By Sarah M. Shoffler, SFUSD Board of Directors.
Heritage turkeys are different from most turkeys sold in the U.S. Ancestors to the Broad Breasted White turkey, the most produced commercial breed of turkey today, heritage turkeys have retained some of their historic characteristics. Unlike industrially-produced turkeys, which are mostly raised in captivity, the heritage breeds are raised outdoors and roam freely in pastures. They are allowed to grow older and eat a diverse diet, so put on an extra layer of fat. These self-reliant birds are known for their good flavor due to more dark meat, and “thriftyness” or good meat yield. Many heritage breeds originated in the United States and since the 1960s have been difficult to find. Some are nearing extinction.
The Broad Breasted White turkey is so often preferred by industrial food producers because it grows quickly and provides a great deal of white meat. However, like the Broiler chicken, the most produced food chicken, the Broad Breasted White turkey has so much breast meat and such short legs that it cannot mate naturally. This bird also can’t fly, is prone to health problems and cannot survive without human intervention.
Choosing to eat a heritage turkey may in fact save the breeds. By buying heritage breeds, consumers encourage breeders to continue producing the rare birds, thereby supporting their existence. To this end, the American Livestock Conservancy works to protect nearly 200 individual breeds of livestock from 11 different species. They developed the term “heritage” in order to help market historic and endangered breeds of livestock because “the loss of these breeds would impoverish agriculture and diminish the human spirit.”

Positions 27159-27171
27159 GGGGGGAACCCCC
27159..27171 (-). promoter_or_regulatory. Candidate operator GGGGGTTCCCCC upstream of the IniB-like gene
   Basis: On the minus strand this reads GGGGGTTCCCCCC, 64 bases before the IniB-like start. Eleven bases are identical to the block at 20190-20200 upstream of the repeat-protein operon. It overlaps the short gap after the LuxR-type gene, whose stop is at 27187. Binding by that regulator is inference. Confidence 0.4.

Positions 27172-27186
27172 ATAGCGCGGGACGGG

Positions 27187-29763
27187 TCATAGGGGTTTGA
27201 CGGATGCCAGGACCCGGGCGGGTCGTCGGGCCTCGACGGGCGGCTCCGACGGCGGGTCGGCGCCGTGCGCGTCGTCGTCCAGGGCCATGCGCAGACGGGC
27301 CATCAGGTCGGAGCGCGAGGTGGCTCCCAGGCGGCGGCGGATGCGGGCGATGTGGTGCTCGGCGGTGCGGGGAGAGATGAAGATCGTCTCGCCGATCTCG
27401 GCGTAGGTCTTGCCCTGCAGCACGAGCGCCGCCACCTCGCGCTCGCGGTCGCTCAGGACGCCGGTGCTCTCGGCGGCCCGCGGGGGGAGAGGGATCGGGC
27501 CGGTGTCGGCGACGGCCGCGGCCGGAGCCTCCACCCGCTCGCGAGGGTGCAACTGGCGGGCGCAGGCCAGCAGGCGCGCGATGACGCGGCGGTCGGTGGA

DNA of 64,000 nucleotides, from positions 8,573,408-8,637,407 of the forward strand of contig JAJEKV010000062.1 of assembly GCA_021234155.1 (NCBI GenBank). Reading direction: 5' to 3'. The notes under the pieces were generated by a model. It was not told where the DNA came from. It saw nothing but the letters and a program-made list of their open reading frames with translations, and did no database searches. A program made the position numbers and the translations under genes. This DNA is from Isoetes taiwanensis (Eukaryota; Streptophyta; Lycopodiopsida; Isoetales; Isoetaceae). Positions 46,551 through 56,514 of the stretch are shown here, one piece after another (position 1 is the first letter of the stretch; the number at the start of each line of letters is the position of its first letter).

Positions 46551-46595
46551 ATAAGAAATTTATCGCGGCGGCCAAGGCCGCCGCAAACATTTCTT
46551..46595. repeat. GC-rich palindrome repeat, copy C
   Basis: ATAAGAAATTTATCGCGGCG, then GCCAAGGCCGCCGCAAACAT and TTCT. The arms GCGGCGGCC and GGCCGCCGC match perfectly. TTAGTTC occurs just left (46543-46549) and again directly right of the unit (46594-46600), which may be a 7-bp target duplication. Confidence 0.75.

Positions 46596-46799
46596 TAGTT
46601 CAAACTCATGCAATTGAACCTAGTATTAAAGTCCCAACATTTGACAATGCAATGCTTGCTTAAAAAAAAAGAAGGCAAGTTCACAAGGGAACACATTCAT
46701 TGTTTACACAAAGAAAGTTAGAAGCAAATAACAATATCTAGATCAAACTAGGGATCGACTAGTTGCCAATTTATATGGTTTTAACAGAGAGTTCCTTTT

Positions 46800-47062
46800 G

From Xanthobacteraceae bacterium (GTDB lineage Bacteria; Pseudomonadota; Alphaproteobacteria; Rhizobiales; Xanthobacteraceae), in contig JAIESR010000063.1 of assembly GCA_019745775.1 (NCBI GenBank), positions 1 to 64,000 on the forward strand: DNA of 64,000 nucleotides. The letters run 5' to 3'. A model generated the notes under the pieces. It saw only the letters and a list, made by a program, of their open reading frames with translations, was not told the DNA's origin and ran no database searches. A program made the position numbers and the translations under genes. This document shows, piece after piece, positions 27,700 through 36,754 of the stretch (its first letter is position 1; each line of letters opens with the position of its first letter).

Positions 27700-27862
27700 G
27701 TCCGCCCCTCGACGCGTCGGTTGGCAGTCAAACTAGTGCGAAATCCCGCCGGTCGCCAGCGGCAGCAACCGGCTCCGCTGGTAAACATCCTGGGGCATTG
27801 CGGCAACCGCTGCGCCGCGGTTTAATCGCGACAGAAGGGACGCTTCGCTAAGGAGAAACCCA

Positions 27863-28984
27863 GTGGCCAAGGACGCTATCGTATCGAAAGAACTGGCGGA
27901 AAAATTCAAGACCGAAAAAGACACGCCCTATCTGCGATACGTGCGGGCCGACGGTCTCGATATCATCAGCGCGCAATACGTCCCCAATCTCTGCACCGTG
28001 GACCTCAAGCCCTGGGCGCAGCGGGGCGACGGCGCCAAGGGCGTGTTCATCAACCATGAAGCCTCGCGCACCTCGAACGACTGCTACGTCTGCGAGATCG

Slow Food’s Ark of Taste, a living catalog of delicious and distinctive foods facing extinction, also includes eight of the heritage turkeys: Bronze, Black, Bourbon, Jersey Buff, Midget White, Narragansett, Royal Palm and Slate.
Wondering where to buy a heritage turkey? You may have to order one, but here are a few places we found carrying them:
- Some Whole Foods (the Hillcrest store was out, but La Jolla was still taking orders as of 11/12), Bristol Farms, Barons Markets (taking orders starting 11/13) have heritage turkeys available or are taking orders.
- Mary’s Free Range Narragansett and Bourbon turkeys are available in a number of SoCal locations, including those listed above.
- You can order Narragansett, Slate and Bourbon turkeys online from Local Harvest.
- The Heritage Turkey Foundation also lists several heritage turkey sellers in SoCal.
Know someone else selling heritage turkeys? Please let us know: email sarah_at_slowfoodurbansandiego_dot_org.
Learn more here.